Qwiic Keypad

Never fear! The SparkX Qwiic Keypad has gone red! Checkout it's new version over here.

Keypads are very handy input devices. And there are many great libraries written to interface to keypads! But who wants to tie up 7 GPIOs, have a handful of pull up resistors, and write firmware that scans the keys taking up valuable megahertz? Let's make it easier! The Qwiic Keypad uses very simple I2C commands to read what button was pressed. It also implements a stack with time stamps for each key press so you don't need to constantly poll the keypad. Qwiic Keypad even has a configurable I2C address so you can have multiple keypads on the same bus!

Qwiic Keypad is very low power and uses less than 4mA at 3.3V. There are jumpers on the board allowing the user to select between different I2C addresses as well as to remove the I2C pull up resistors if needed.

The Qwiic Keypad comes fully assembled and uses the simple Qwiic interface. No soldering, no voltage translation, no figuring out which pin is SDA or SCL, just plug and go!

Note: Depending on availability you may receive a white buttoned keypad or a black buttoned keypad. The function and performance is identical.

We do not plan to regularly produce SparkX products so get them while they’re hot!

Experimental Product: SparkX products are rapidly produced to bring you the most cutting edge technology as it becomes available. These products are tested but come with no guarantees. Live technical support is not available for SparkX products. Head on over to our forum for support or to ask a question.


Looking for answers to technical questions?

We welcome your comments and suggestions below. However, if you are looking for solutions to technical questions please see our Technical Assistance page.

  • Member #134773 / about 5 years ago / 1

    I'd like to see a version of this with the 16 button keypad -- it could make for easier-to-navigate "menus", e.g., the programmer/maker can assign one button to be "up" and one "down", one for decimal point, one for "enter", one for "backspace", and still have the 10 digit keys for direct data entry.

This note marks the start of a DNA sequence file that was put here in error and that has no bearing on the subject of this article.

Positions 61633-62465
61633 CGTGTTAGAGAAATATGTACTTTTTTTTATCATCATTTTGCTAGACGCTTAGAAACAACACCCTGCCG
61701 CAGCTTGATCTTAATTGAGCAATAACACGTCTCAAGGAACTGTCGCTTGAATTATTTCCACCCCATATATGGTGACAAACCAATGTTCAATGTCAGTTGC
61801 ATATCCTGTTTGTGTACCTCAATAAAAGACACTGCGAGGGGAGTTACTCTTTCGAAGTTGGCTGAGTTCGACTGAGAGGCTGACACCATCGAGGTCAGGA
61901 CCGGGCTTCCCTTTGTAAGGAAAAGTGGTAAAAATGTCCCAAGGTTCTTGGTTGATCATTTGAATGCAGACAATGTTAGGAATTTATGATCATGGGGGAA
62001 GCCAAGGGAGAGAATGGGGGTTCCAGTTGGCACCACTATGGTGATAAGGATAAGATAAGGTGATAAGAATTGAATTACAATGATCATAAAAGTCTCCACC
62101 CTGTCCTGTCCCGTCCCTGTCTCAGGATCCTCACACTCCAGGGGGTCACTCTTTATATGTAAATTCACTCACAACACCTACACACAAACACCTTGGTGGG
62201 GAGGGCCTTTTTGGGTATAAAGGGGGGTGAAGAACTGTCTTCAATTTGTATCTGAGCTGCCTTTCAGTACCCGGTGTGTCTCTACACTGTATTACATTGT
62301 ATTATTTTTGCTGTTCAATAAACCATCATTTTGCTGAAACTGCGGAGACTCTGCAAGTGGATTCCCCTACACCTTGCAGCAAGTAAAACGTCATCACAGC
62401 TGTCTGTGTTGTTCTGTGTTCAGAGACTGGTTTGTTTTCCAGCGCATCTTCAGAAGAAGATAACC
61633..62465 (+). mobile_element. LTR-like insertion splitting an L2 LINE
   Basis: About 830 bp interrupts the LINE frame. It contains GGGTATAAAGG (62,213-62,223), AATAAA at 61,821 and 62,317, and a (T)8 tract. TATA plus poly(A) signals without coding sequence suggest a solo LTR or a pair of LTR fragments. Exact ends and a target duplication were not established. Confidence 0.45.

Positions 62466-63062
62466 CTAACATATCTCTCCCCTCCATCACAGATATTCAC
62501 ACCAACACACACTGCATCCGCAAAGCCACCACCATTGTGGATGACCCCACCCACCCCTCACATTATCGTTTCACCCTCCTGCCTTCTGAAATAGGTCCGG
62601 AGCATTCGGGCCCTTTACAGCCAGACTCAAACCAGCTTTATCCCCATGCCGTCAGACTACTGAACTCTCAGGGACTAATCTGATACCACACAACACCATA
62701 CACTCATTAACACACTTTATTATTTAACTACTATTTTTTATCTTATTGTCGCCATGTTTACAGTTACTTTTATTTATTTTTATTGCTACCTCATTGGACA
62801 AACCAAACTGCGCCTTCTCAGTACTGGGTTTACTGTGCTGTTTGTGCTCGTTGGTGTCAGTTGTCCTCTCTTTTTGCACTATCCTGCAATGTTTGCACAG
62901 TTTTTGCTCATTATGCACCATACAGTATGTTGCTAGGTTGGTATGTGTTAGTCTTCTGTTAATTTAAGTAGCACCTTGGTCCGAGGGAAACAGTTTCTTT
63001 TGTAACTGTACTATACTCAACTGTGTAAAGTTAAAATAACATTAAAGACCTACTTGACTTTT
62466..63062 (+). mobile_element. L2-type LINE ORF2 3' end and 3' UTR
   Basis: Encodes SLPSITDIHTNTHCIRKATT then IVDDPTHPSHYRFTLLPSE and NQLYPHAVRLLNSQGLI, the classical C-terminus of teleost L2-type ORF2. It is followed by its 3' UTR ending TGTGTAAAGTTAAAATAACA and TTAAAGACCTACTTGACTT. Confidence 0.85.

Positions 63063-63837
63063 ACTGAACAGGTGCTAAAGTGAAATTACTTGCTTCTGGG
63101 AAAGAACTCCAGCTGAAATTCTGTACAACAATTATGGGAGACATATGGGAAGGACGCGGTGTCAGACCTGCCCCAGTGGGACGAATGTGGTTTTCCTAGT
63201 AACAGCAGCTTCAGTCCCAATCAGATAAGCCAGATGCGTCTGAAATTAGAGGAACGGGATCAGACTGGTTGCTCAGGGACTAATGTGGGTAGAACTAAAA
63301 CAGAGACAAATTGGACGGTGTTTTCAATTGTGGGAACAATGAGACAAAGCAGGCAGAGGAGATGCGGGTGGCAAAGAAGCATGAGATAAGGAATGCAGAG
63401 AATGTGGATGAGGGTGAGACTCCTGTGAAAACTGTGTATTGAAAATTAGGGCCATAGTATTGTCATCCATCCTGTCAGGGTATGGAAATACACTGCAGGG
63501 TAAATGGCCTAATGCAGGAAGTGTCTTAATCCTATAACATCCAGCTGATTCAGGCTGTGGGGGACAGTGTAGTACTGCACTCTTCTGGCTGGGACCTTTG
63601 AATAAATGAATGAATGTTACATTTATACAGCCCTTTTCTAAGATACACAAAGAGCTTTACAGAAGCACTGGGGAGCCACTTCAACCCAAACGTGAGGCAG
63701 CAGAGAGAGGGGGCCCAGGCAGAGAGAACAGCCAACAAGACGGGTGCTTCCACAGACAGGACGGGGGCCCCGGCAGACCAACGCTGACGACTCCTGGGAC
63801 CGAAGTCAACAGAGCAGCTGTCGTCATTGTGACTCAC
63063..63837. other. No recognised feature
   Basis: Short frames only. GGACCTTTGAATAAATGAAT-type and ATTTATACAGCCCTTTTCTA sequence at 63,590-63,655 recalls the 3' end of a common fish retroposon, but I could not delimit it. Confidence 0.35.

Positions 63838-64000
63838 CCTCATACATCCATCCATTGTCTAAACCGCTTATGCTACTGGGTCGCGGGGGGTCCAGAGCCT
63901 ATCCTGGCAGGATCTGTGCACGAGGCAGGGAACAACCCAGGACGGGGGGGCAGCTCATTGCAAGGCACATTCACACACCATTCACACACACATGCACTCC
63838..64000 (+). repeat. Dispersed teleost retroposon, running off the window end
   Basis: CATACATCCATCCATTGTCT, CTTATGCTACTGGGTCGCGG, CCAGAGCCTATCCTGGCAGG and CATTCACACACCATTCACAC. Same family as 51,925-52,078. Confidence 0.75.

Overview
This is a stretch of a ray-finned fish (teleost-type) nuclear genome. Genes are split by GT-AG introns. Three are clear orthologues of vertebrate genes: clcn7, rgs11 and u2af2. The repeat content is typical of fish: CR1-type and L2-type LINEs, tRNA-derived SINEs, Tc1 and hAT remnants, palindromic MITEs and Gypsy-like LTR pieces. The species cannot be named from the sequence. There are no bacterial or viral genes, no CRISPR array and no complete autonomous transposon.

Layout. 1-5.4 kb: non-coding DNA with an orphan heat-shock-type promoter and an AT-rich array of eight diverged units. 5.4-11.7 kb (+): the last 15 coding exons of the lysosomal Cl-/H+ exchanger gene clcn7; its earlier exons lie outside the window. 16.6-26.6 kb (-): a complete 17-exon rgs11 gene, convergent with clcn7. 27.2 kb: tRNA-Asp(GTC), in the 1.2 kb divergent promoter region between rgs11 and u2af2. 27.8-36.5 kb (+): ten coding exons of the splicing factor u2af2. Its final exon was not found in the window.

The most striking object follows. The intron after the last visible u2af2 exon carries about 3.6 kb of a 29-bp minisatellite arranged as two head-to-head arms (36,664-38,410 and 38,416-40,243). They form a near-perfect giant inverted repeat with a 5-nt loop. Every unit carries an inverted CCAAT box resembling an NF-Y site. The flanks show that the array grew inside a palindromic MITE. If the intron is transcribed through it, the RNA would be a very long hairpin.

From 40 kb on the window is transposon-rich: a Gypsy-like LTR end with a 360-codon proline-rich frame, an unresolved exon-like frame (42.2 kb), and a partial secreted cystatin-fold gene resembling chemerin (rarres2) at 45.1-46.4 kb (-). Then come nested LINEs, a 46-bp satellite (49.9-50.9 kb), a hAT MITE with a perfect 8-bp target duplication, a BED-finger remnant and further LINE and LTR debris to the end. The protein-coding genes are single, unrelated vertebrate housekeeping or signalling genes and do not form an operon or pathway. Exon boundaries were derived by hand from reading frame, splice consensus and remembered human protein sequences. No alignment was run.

• Member #220963 / about 6 years ago / 1

    The ATtiny84 firmware source code includes a file named 'Keypad.h,' but this is omitted from both the "Firmware for the ATtiny84" link & from the GitHub repo. Any chance of correcting this oversight?

  • Member #24259 / about 6 years ago / 1

    Are there going to be guides to using the Qwiic devices on a Raspberry Pi, without using an Arduino?

Customer Reviews

3 out of 5

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Beware, Qwiic is 3.3v

I wanted an I²C keypad for an Arduino project I'm working on. When I found this one, it seemed perfect.

However, when I got it I realized that Qwiic is a 3.3v interface, but I'm committed to 5V for my project. Thus it wasn't as useful as I had hoped. (and in order to mix 3.3V and 5V I²C devices on the same I²C bus, you need I²C voltage converter.)

Hello, and thanks for your review. Even though Qwiic is a 3.3 volt system, the ATTiny84 on this board will work at 5 volts. If you're OK with potentially burning out the power LED, this should work OK on a 5 volt bus. Just remember to power the keypad with 5 volts as well and you should be OK. :-)